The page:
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Physical Chemistry and Nanotechnology of Interfaces

(Department of Physical Chemistry, Working Group Prof. Kautek)

  • Ultrafast phenomena and nanoscale structures in the area of interfacial research
  • fs-Laser-Nanostrukturierung 
  • In-situ-fs-Laser-Nanostrukturierung im a-SNOM 
  • In-situ-fs-Mikroskopie im aperturfreien Nahfeld einer Rastersonde (a-SNOM)
  • Bioelektrochemie: Proteine, Selbstorganisation 
  • Multiphotonen 3D-Mikroskopie 
  • Single Molecule Spektroskopie im elektrochemischen Multiphotonen 3D-Mikroskop 
  • fs-Laseranregung der Selbstorganisation von biologischen, organischen und anorganischen Festkörperoberflächen im Nanoskalenbereich 
  • Femto-Elektrochemie heißer Elektronen (Pikosekunden-Strompulse) 
  • Laser-Reinigung von Kunstwerken und Dokumenten (Papier, Pergament, Textilien) 
  • fs-Laser-Medizin: Ophthalmologie 


The activity of “Physical Chemistry and Nanotechnology of Interfaces" relies on pioneering work for more than 15 years in demonstrating femtosecond machining down to the nanscale of a broad variety of materials soon after fs-laser got available in the early nineties. Experience exists in top-down femtosecond laser ablation allowing micro- and nanomachining of 1D, 2D, and 3D structures in metals, transparent solids and biological tissues that cannot be made any other way. A special advantage is the unique possibility of congruent machining of highly inhomogeneous composite materials. Pulse durations (<80 fs) far below the electron-phonon relaxation time in solids (>1 fs) provide the unique possibility to deterministically excite the electronic system by multi photon excitation resulting in unique precision in contrast to "conventional" fs-laser applications (>100 fs) where stochastic avalanche processes result in poor ablation qualities.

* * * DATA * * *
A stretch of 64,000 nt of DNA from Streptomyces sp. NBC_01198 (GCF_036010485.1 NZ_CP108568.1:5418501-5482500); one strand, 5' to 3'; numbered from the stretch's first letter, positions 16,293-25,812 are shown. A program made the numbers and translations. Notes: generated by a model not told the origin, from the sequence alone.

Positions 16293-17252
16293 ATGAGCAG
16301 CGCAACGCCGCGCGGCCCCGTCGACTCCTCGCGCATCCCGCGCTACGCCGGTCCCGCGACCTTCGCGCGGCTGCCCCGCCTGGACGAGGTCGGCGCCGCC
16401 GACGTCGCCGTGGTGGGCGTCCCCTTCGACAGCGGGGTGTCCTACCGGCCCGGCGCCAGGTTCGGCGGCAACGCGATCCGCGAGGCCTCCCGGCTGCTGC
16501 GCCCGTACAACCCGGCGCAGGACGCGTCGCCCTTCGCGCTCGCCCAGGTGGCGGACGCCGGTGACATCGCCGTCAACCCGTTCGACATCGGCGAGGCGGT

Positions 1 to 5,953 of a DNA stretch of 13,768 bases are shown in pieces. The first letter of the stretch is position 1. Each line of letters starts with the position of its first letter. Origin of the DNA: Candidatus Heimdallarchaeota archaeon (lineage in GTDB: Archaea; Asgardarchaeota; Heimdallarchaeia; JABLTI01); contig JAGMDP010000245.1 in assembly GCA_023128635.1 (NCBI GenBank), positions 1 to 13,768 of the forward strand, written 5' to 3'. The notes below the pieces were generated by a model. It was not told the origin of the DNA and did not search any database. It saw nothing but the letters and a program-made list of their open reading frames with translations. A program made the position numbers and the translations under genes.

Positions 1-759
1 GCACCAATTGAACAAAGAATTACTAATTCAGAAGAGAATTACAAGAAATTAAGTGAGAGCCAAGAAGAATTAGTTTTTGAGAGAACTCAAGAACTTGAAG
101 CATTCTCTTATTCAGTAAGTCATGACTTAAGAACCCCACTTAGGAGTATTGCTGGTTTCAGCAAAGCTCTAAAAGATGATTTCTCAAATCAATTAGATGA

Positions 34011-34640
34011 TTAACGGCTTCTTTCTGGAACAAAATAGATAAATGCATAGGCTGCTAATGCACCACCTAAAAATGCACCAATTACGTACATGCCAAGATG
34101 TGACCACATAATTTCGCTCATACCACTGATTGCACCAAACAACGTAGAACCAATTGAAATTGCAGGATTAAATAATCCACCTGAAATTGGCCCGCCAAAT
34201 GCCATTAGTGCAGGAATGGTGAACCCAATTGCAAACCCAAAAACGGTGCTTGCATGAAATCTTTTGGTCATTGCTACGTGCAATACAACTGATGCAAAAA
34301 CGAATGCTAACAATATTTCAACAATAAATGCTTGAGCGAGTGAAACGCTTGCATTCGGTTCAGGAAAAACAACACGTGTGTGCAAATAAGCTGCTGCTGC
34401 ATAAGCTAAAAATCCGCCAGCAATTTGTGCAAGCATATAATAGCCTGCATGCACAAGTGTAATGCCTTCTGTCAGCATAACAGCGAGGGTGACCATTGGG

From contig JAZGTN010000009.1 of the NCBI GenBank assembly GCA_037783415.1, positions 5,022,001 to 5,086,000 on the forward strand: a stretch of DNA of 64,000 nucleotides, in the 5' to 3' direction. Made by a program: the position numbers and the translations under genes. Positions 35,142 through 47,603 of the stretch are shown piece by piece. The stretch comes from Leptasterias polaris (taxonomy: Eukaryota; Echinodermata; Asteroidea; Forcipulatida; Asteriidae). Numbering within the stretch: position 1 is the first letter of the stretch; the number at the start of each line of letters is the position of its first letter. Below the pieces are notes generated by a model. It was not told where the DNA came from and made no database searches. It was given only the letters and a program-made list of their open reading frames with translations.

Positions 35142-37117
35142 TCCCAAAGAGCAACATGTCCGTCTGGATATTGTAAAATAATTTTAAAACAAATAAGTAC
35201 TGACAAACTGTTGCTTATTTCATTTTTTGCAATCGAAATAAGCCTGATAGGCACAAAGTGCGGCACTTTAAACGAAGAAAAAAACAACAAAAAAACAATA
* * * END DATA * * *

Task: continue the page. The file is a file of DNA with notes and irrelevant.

Comparison between amplified laser system (CPA) and high energy oscillators concerning repetition rate and output energy.

A novel optical setup coupling sub-60 fs-pulses into a high precision microscope will allow ultrahigh-precision processing. fs-pulses are necessary to avoid large heat affected zones (> 1µm) common with conventional ns-pulse lasers. Such non-linear phenomena can be exploited to reach supercritical intensities only in the focus of transparent bulk materials enabling laser direct-writing of 3D devices containing optical and microfluidic networks. This new approach to set up nano and microstructures can be applied to almost any transparent composite and functional material. 

It was recently demonstrated that fs-laser-induced self assembly of nanostructures on solids opens a new approach to nano-structure surfaces bottom-up 
Fs-Laser ablation of solids in liquid contact can be a process for synthesizing nanoparticles and nanotubes/nanorods Thus uniformly small particles precipitate in solution. Fs-Pulsed laser deposition can serve to transfer delicate polymeric and biopolymeric materials to any substrate (fs-Laser Induced Forward Transfer, fs-LIFT) as a microprinting process avoiding thermal damage in sharp contrast to conventional nanosecond technology in LIFT.
Electrochemical scanning force microscopy allows to investigate the molecular structure of double layers and nanomanipulate electrified interfaces.
Biolectrochemistry could be demonstrated on crystalline single layer proteins on electrodes in a longterm collaboration with the Vienna University of Natural Resources and Applied Life Sciences (BOKU)


Institut für Physikalische Chemie
Universität Wien

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University of Vienna | Universitätsring 1 | 1010 Vienna | T +43-1-4277-0